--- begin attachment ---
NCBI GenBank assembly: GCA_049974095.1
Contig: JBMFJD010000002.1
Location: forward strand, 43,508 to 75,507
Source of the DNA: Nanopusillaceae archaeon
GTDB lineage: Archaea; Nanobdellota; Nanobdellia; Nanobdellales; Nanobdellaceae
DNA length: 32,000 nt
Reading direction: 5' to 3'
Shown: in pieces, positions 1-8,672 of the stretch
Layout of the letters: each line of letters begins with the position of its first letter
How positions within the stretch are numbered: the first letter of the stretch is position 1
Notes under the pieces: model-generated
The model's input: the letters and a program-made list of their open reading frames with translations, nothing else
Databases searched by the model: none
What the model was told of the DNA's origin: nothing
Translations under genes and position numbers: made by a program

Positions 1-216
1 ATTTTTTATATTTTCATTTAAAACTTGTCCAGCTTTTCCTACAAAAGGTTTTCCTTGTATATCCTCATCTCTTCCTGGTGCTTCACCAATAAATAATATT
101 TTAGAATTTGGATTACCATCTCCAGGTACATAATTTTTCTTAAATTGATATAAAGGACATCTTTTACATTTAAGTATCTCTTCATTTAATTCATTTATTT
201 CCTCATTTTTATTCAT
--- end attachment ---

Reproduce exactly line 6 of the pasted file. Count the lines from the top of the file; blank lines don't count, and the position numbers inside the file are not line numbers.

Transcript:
DNA length: 32,000 nt